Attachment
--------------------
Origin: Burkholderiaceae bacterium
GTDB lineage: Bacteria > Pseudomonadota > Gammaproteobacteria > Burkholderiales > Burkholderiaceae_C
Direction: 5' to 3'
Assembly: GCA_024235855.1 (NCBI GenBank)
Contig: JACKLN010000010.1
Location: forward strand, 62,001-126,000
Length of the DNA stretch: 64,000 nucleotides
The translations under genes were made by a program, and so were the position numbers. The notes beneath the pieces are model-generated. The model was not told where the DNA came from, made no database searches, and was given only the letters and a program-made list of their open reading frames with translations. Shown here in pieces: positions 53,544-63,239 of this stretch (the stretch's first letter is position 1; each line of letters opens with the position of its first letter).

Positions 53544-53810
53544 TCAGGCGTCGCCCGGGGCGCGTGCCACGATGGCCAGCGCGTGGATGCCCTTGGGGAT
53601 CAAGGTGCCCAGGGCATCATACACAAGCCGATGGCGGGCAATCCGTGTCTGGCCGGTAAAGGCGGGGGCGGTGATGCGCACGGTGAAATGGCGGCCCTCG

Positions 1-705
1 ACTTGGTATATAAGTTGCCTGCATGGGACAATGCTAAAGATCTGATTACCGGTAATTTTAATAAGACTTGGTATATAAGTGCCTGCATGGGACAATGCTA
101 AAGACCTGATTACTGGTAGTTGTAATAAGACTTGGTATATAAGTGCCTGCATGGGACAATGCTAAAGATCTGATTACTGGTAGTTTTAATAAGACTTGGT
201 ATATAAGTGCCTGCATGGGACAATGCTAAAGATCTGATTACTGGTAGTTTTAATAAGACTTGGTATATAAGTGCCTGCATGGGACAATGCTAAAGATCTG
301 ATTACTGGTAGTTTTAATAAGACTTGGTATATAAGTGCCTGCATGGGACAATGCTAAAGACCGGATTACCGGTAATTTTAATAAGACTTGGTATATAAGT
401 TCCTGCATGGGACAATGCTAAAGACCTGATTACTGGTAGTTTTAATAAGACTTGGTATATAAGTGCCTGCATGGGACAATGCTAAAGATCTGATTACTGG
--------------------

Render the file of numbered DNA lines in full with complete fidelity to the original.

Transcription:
Origin: Burkholderiaceae bacterium
GTDB lineage: Bacteria > Pseudomonadota > Gammaproteobacteria > Burkholderiales > Burkholderiaceae_C
Direction: 5' to 3'
Assembly: GCA_024235855.1 (NCBI GenBank)
Contig: JACKLN010000010.1
Location: forward strand, 62,001-126,000
Length of the DNA stretch: 64,000 nucleotides
The translations under genes were made by a program, and so were the position numbers. The notes beneath the pieces are model-generated. The model was not told where the DNA came from, made no database searches, and was given only the letters and a program-made list of their open reading frames with translations. Shown here in pieces: positions 53,544-63,239 of this stretch (the stretch's first letter is position 1; each line of letters opens with the position of its first letter).

Positions 53544-53810
53544 TCAGGCGTCGCCCGGGGCGCGTGCCACGATGGCCAGCGCGTGGATGCCCTTGGGGAT
53601 CAAGGTGCCCAGGGCATCATACACAAGCCGATGGCGGGCAATCCGTGTCTGGCCGGTAAAGGCGGGGGCGGTGATGCGCACGGTGAAATGGCGGCCCTCG

Positions 1-705
1 ACTTGGTATATAAGTTGCCTGCATGGGACAATGCTAAAGATCTGATTACCGGTAATTTTAATAAGACTTGGTATATAAGTGCCTGCATGGGACAATGCTA
101 AAGACCTGATTACTGGTAGTTGTAATAAGACTTGGTATATAAGTGCCTGCATGGGACAATGCTAAAGATCTGATTACTGGTAGTTTTAATAAGACTTGGT
201 ATATAAGTGCCTGCATGGGACAATGCTAAAGATCTGATTACTGGTAGTTTTAATAAGACTTGGTATATAAGTGCCTGCATGGGACAATGCTAAAGATCTG
301 ATTACTGGTAGTTTTAATAAGACTTGGTATATAAGTGCCTGCATGGGACAATGCTAAAGACCGGATTACCGGTAATTTTAATAAGACTTGGTATATAAGT
401 TCCTGCATGGGACAATGCTAAAGACCTGATTACTGGTAGTTTTAATAAGACTTGGTATATAAGTGCCTGCATGGGACAATGCTAAAGATCTGATTACTGG